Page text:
I danced on Newbury on Saturday in the early afternoon. After about 20 minutes a police car drove up. I glanced over at him as I always do when I see a police officer to see how he would respond to me. He waved his hand in a circular motion in the air. I wasn't sure what that meant, so I gave him a twirl and continued. Apparently, he didn't mean "I want you to twirl", he meant "wrap it up". He exited his vehicle and entered my arena.
"You're going to have to move."
"You're blocking the sidewalk. You can't dance here. You want to dance? Go dance in the park."
"I am already set up here, and I'm pretty sure I'm allowed to be here."
"You want me to write you a citation?"
"A citation for what? What would you be citing me for?"
"You're soliciting money. Do you have a permit for that? And you have amplified sound."
I was already armed for this encounter, but first I wanted to give him a chance.
"I'm raising money for charity."
"It doesn't matter."
So I struck.
"Ok, do you know your laws? Tell me what the rules are. You don't know. First of all, street performers don't need permits in Boston. Furthermore, the laws permit sound up to 70 decibels. Do you want me to show you? I have them."
"Yeah, show me."
And so, I pulled out my phone and brought up my own website in front of him and cited him the law. He was ill-prepared for this battle he had entered. I feel like he hadn't read the sign and had engaged me prematurely, but was too stubborn to stand down. So, we continued our delicate tango.
"Well, you're blocking the public sidewalk which is a civil citation. See that line?" He pointed at a crack between the broad concrete slabs about 3 feet from where I was standing. "That's private property, everything up until there is public, and you can't stand here."
"So, I can move right there?"
"Sure, you can try until [the Nike store] gets annoyed with your noise and calls me to boot you."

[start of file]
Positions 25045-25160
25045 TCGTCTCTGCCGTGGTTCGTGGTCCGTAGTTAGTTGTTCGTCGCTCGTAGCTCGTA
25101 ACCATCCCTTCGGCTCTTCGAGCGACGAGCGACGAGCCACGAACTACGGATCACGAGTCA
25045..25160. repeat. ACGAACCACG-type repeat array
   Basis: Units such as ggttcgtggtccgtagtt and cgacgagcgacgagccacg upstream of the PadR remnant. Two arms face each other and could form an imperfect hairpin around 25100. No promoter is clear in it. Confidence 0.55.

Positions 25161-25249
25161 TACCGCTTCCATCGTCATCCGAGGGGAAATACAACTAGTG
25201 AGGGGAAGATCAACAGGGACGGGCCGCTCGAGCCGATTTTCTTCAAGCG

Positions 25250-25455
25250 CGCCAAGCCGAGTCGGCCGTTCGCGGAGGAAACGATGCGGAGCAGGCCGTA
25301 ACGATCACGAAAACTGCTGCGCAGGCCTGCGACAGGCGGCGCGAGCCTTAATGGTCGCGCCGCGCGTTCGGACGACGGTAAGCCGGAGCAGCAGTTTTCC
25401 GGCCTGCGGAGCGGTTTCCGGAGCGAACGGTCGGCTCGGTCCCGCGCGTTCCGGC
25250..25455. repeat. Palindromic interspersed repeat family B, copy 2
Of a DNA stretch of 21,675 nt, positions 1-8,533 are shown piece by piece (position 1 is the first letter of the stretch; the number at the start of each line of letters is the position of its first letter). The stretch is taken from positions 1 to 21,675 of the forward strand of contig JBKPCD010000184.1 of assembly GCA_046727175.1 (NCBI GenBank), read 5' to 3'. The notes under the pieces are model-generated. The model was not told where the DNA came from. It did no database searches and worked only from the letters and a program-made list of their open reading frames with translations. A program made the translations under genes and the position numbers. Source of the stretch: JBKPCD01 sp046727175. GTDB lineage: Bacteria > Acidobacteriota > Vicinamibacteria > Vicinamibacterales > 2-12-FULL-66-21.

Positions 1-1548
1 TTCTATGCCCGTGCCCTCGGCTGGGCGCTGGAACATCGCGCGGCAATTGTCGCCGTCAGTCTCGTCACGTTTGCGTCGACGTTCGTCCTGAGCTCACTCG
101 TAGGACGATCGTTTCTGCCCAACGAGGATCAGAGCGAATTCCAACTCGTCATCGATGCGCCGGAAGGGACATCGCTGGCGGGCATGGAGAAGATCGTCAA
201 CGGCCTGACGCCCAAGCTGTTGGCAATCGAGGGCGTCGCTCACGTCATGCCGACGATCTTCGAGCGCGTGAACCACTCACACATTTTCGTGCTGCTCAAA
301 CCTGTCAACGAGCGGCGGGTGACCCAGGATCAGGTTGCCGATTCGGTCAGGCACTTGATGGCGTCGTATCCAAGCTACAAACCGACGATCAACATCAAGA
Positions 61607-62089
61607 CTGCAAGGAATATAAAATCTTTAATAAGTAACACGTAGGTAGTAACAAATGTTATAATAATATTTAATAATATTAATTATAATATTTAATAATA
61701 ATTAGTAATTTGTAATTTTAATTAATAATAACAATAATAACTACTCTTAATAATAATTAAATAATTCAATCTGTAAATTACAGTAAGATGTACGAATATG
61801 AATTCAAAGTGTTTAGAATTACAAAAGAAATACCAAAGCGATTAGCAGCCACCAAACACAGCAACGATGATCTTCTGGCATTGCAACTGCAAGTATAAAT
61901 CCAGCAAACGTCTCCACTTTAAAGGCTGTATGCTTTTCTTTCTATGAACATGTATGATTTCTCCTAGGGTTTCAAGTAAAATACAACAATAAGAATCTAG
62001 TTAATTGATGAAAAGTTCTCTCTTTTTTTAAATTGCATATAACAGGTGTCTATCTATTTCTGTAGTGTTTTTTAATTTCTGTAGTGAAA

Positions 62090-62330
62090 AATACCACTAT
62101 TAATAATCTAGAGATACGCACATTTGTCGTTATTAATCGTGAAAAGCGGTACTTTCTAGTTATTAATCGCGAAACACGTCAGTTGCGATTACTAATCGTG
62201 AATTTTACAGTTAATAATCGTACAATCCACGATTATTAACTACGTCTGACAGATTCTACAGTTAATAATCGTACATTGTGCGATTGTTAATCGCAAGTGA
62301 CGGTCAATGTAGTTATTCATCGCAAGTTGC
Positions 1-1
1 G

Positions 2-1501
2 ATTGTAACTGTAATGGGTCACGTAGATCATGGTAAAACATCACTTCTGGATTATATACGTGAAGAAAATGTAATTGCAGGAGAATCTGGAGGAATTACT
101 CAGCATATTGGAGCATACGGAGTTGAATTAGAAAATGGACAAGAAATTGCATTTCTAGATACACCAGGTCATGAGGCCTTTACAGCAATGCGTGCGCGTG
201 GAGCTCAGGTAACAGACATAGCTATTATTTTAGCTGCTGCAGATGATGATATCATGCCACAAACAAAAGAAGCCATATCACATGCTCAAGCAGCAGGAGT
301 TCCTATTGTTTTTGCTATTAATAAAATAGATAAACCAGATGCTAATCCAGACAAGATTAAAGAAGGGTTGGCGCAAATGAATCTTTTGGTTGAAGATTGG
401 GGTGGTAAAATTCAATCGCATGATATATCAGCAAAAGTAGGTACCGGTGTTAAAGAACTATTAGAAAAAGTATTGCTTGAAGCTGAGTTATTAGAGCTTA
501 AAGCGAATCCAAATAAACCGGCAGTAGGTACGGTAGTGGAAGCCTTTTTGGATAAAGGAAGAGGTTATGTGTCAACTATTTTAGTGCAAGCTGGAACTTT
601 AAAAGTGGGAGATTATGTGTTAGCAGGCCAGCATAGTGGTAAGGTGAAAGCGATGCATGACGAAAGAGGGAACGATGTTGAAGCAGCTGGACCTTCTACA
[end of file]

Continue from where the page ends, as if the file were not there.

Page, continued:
My eyebrow shot to the sky. Now, he was just being obnoxious. One of the employees at the Nike store had popped outside minutes ago to tell me I was doing great work. I became irate and knew how this was to end. It was time to finish him.
"You know you serve me, right? You serve all of us. What's your badge number?" I snapped a photo of Officer 1209's badge.
"Well, let me snap a photo of your stuff blocking the sidewalk!"
"Go for it. And you can hashtag it too. And I'll move my stuff 3 feet over. Don't forget who you serve. You serve all of us."
"And I'm going to go into the Nike store and let them know that they can call me to get rid of you."
He entered the store as I moved my stuff over a few feet. While this was all going on, a young Asian guy had overheard and joined my fight to stand against this tyrannical ignorance. I was not alone. Officer 1209 exited the store, and we continued to duel.
"Ok, I let them know. I'll be back in a few minutes to tell you to move."
"You serve us. Do you know what the Boston police mission statement is?"
Tenzin, my ally, jeered "I pay my taxes! You serve us!" as he held my sign high and proudly.
Officer 1209 turned to walk away.
"Do you know your mission statement? Tell me what it is! Come on!"
"See you later, doctor," he yelled from the safety of his car as if I wasn't a doctor. Suddenly, he was like the pseudo-polite, uniformed version of the homeless man asking me for money to buy cigarettes then telling me "You're not a fucking doctor".
I laughed mockingly and yelled back "See you later, police officer."
He left and did not return.
As I reestablished my composure, I thanked Tenzin for his support and looked around for where I could actually set up without going anywhere. As I looked around, I saw the girl in the Nike store waving to me and indicating to the ground telling me to set up in front of the store. And so I did. And more people stopped than ever before. The battle invigorated me in a strange way. I could see the public support on my side in real time. I was not alone. I was never alone as #DoctorBeDancing.